The finish, which came in Busch’s 675th series start, was his first of the season and first since November 16, 2008 at Homestead, 387 races ago. That race, the last NASCAR points race before LASTCAR went live in February 2009, saw Kurt run 207 of 267 laps before his #2 Miller Lite Dodge from Penske Racing was eliminated with crash damage.
In the Cup Series last-place rankings, it was the 35th for the #1, the 589th from crash damage, and the 772nd for Chevrolet. Across NASCAR’s top three series, it was the 64th for the #1, the 1,195th from crash damage, and the 1,688th for Chevrolet.
In two decades of competing at NASCAR’s highest level, Kurt Busch has evolved from an outspoken young upstart who ruffled the feathers of many veterans, to a veteran in his own right. Between his fifth and sixth last-place finishes, he’s been released from Penske Racing and rebuilt his career with single-car teams Phoenix Racing and Furniture Row Racing. It was Busch who nearly took an unsponsored Phoenix car to victory at Sonoma, then one year later put Furniture Row into its first Playoff battle. It was this same driver who finally broke through with his first Daytona 500 win in his 16th attempt, building up an expansion team at Stewart-Haas Racing. And it is this driver who has made Chip Ganassi Racing’s #1 Chevrolet his own, edging brother Kyle for victory in Kentucky to earn his spot in still another Playoff field.
Las Vegas marked the start of NASCAR’s postseason, and Busch looked to earn an elusive first victory at his home track. In nineteen previous starts, his best finish was a 3rd back in 2005. Six other times he finished 30th or worse, four of them from crashes. In opening practice, his black Chevrolet sat 23rd on the charts, last among the sixteen playoff contenders. He bounced back in Happy Hour, leading the session with his final lap at speed. He ended up qualifying 5th, best of the Chevrolets, with a lap of 178.112mph (30.318 seconds).
Starting 39th and last on Sunday was Joey Gase, who was back in the #66 Nevada Donor Network Toyota for the first time since his return to Cup at Darlington. Gase’s most recent weekend in Vegas this past spring could not have gone worse – he finished last in both races, crashing out on Saturday and suffering both mechanical and personnel issues in an incident dubbed here as "The Lastover." Gase would be joined at the rear by Reed Sorenson, whose unsponsored Spire Motorsports #77 Chevrolet had a new transmission, and both the #36 Surface / Maui Jim Ford of Matt Tifft and the #37 Natural Light Seltzer Chevrolet of Chris Buescher, both docked for unapproved adjustments.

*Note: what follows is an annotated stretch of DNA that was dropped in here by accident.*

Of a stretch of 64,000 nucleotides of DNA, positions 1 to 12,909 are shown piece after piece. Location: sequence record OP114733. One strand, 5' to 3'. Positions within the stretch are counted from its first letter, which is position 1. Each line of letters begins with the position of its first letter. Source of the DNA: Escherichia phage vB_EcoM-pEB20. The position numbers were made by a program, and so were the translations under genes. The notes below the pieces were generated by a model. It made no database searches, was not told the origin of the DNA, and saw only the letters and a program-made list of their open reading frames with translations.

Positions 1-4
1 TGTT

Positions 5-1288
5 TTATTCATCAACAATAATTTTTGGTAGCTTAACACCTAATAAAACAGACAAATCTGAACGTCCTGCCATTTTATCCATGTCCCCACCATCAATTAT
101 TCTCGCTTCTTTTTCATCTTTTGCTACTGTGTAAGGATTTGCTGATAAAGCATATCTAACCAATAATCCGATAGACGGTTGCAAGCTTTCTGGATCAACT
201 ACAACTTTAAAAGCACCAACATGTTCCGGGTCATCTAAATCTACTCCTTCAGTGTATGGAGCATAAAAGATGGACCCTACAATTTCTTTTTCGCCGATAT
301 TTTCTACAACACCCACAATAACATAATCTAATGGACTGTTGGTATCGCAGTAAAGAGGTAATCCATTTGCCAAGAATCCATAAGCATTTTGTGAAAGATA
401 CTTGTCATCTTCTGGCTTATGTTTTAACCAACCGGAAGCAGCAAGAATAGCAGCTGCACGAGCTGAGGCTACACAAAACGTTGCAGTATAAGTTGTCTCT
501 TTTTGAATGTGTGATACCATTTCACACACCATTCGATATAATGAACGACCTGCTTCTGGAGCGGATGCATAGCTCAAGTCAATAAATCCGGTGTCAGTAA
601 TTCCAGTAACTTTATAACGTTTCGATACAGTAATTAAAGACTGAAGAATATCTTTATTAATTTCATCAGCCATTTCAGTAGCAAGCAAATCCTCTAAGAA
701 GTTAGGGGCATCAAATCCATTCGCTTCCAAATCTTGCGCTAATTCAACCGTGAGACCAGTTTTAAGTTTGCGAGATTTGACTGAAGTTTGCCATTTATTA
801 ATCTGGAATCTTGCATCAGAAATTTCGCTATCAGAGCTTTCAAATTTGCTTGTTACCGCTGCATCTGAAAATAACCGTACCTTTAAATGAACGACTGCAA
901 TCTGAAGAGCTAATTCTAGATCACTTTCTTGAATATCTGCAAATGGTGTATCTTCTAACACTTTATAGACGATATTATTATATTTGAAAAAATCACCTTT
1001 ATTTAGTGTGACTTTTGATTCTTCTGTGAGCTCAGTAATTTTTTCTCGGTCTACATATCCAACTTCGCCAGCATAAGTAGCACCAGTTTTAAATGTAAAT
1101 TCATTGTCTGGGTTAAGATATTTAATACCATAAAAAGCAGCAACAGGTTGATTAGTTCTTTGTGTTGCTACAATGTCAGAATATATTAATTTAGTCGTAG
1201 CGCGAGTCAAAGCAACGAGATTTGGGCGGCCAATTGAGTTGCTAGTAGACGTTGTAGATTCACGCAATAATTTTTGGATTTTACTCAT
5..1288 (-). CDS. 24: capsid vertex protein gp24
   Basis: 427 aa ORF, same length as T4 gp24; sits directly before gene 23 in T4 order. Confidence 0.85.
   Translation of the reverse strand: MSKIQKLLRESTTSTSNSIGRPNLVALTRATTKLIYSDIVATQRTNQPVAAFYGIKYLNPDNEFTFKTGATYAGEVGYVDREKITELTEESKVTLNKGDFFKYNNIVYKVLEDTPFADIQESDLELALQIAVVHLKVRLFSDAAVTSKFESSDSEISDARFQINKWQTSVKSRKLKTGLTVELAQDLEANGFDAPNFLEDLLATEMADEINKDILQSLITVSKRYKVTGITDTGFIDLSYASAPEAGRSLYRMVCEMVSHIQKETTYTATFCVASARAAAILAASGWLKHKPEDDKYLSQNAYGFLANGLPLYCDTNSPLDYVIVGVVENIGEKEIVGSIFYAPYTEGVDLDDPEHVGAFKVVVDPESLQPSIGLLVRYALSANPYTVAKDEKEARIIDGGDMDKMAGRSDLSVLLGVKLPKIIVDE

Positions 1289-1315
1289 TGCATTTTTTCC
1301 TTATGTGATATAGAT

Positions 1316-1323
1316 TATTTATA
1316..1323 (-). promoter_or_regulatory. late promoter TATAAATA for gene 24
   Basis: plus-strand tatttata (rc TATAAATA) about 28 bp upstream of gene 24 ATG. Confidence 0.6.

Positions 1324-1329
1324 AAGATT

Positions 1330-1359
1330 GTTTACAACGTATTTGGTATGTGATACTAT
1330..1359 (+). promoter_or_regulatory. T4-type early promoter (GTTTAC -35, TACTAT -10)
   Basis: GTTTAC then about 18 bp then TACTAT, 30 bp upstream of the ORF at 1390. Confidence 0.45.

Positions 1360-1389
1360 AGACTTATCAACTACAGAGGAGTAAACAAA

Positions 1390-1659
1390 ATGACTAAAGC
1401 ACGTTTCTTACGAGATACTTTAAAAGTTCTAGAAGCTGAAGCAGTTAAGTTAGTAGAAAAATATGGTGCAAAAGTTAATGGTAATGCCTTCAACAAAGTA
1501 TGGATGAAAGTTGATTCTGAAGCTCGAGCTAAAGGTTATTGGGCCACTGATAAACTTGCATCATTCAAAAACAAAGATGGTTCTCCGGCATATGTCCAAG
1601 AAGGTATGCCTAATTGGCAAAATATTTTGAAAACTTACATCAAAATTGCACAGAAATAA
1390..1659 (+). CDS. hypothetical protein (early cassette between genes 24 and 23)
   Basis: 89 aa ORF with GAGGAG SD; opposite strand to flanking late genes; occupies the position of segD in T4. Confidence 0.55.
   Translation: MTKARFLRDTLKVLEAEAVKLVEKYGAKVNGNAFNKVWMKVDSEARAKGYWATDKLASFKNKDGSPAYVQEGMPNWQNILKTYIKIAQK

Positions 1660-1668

During the pace laps, Buescher was first to fall to the rear, and selected the outside line. Tifft joined him and slotted behind Gase to take over the 39th spot on the inside line. Next to fall to the rear was Joe Nemechek, who moved toward the rear in Premium Motorsports’ #27 Chevrolet so he was now behind Buescher and to the outside of Tifft in the last full row. Falling behind those two was the penalized Sorenson, who left open some distance between himself and the rest of the field before he closed in just before the start.
When the green flag dropped, Sorenson caught Nemechek on the inside line and drew side by side down the backstretch. Sorenson cleared the #27 into Turn 3, dropping Nemechek to last at the stripe. Nemechek returned the favor two laps later by moving low inside Sorenson in Turn 1, dropping the #77 back to 39th. Two laps after that, Gase slipped behind Nemechek and into the clutches of Sorenson, so the two now ran door-to-door across the stripe. Sorenson cleared Gase in the low lane, dropping the #66 back to his original starting spot. Gase remained in Sorenson’s tire tracks, and on Lap 9 began to set up a move to the inside. Sorenson held him off in Turn 1, then crossed his nose the next time by, but Gase once again looked for a way around the #77.
Meanwhile, Kyle Busch slapped the Turn 2 wall in his #18 M&M’s Hazlenut Spread Toyota and on Lap 12 made an unscheduled stop for the damage to the right side of his car. He returned to action the first car one lap down and in danger of losing a second. It wasn’t until Lap 26 that Busch caught the 38th-place Gase and put the #66 back to last once more. At the time, Gase was still racing Sorenson hard for position, even as race leader Daniel Suarez put both another lap down. Busch retook last from Gase during green-flag stops on Lap 43, but it was Sorenson who took the spot back after his own stop the next time by. Gase, meanwhile, nearly collided with Joey Logano as the #22 Pennzoil Ford worked under him in Turn 4 to get to pit road. Gase took last once more on Lap 53 after a stop of his own.
Garrett Smithley entered the last-place battle on Lap 67 when his #52 Honest Abe Roofing Ford fell five laps down. On the 80th circuit, Smithley caught and passed Gase in the low lane of Turn 1, dropping the #66 to the final spot once more. The battle between Gase and Sorenson resumed at the start of Stage 2 on Lap 87. By Lap 92, Gase had worked his way past Sorenson, this time in the high lane off Turn 2.